The futurism business is so competitive these days that technologies get declared dying at the very moment they are actually peaking. In monarchy terms, that's like preparing to crown the boy prince when the reigning king is a hale and hearty 40-something.
So it goes with text messaging, aka SMS. Nobody disputes that SMS is the king of mobile communications today. 7.8 trillion SMS messages were sent last year, according to Portio Research. Another firm, Informa, counted 5.9 trillion text messages worldwide last year, comprising 64% of mobile messaging traffic. You also have research showing that in developed countries, texting has just become more popular than voice calling.
Not only is SMS on top, but it's still growing substantially. Portio predicted earlier this year that it will increase 23% this year to 9.6 trillion SMS messages.
According to Portio: "SMS is not dead. SMS is still the king and will remain so for some time to come."
Yet, many experts have already declared the death of SMS. Consumers don't care - they're too busy texting. And some companies are reaping the marketing benefits (see Mobile Marketer for more North American case studies and Sybase 365 for the rest of the world).
But too many companies are being persuaded not to invest in SMS or its picture/video-enabled sibling, MMS, in favor of building native apps, or waiting to see what the mobile IM services or Twitter or even fast-rising 'free' Over-The-Top (OTT) services like WhatsApp.
I understand that there is a consumer desire for a cheaper alternative to SMS. But I think that companies waiting for the death of SMS will wait for a lot longer than they expect. In the meantime, there will be huge costs, in the form of blown opportunities to exploit theof mobile today.
As much as I'm a champion of apps, they remain largely a first-world phenomenon. Globally, smartphones that can run apps were outsold by featurephones by 2:1 last year.
The research firm mobiThinking estimated earlier this year that based on the 6 billion mobile subscriptions and the roughly 1 billion smartphones sold in the last 3 years, at most only 16% of mobile phones in use worldwide today are app-enabled. AT MOST.
"The media tends to overegg the importance of smartphones and Apple in particular," wrote MobiThinking. But "businesses that ignore featurephone customers do so at their peril."
Put another way: "If you’re a major global brand and all you use are apps for marketing, you’ll miss out on 70-80% of your customers," Howard Stevens, a senior vice-president at SAP division, Sybase 365, told me in a recent interview.
Stevens, of course, has a horse in this race. Sybase 365 is the largest independent carrier of mobile messaging, processing more than 2 billion messages, mostly SMS, per day. It also provides back-end services for enterprise marketing and communications, such as real-time alerts, interactive polls, banking and coupons - all via SMS. But I think his advice is solid:
- "Even those [consumers] who have smartphones, there’s no guarantee they have or will download your app."
- "I don’t believe it’s apps versus SMS. You need to have all channels covered. You can’t do it all with in-app notifications. The only truly ubiquitous form of communication is voice or messaging, and SMS is the most prevalent."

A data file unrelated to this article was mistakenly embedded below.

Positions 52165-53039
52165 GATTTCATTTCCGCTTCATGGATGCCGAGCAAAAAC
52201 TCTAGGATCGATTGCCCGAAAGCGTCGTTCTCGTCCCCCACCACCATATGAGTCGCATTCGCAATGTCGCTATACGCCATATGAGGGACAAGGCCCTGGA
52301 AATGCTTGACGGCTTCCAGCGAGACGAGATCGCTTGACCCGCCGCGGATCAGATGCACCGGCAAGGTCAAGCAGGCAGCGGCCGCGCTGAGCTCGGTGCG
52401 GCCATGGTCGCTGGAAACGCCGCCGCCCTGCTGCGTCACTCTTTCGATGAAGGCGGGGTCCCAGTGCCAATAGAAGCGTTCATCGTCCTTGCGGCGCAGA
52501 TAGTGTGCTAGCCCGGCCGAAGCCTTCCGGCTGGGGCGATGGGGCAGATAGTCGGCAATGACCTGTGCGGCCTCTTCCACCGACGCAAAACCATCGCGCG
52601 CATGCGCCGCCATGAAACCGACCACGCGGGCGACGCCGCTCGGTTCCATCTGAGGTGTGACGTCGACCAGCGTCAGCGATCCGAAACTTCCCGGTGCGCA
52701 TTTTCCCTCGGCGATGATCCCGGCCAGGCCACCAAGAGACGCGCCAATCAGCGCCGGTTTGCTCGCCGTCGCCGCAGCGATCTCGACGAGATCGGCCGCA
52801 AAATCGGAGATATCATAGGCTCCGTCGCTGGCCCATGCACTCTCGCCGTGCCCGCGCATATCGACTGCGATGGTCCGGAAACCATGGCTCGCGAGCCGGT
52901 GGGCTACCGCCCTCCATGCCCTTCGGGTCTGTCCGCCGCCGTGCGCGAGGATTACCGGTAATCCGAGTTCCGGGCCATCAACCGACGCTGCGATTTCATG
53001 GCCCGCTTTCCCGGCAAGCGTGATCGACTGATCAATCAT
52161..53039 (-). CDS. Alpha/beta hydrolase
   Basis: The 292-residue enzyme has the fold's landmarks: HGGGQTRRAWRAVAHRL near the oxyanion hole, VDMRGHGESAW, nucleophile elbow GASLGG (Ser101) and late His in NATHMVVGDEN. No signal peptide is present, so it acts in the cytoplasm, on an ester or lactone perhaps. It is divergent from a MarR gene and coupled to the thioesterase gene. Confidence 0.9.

FaceBook, which is often touted as one of the OTT players that will kill SMS, evidently agrees with Stevens. Last week, it added the ability to send and receive text messages from its FaceBook Messenger app for iPhone and Android.
What Does The Future Hold?
Admittedly, there are a ton of OTT players that are vying to beat SMS, including: traditional instant messaging services like Yahoo Messenger or AOL, BlackBerry Messenger (BBM), VoIP services like Skype, Apple's iMessage, FaceBook, Twitter and, most formidably today, WhatsApp.
The free WhatsApp, unlike BBM and iMessage, is not restricted to particular brands of devices. And its fast rise - it carries 10 billion+ messages a day, up from 1 billion 10 months ago - means it is nearly half the popularity of SMS today.
There are several things, though, that should make you wonder how sustainable this growth is. For one, these services are all fragmented. I don't see that changing anytime soon - can you imagine iMessage and Microsoft's Skype suddenly interconnecting?
Also, OTT services generally rely on users having a smartphone with a pricey mobile data plan. For many consumers (though not readers of this blog), that all-you-can-text package may seem like a better option. And smartphones remain outnumbered by featurephones 5:1 worldwide.
Also, the use of mainstream IP networks by OTT players can leave them more vulnerable to outages and delayed messages than SMS.
Finally, while these services are free, some - namely Twitter and WhatsApp - will need to figure out a way to make money. Starting to charge consumers could cause a sudden halt or reversal in their popularity.
Even if SMS is no longer dominant half a decade from now, it will still probably the largest player. Informa, for instance, thinks SMS traffic will grow 60% between 2011-2016, and hold 42% of the market.
Bottom line: Companies thinking about their marketing and communications strategies should consider SMS an important part of the mix for many years to come.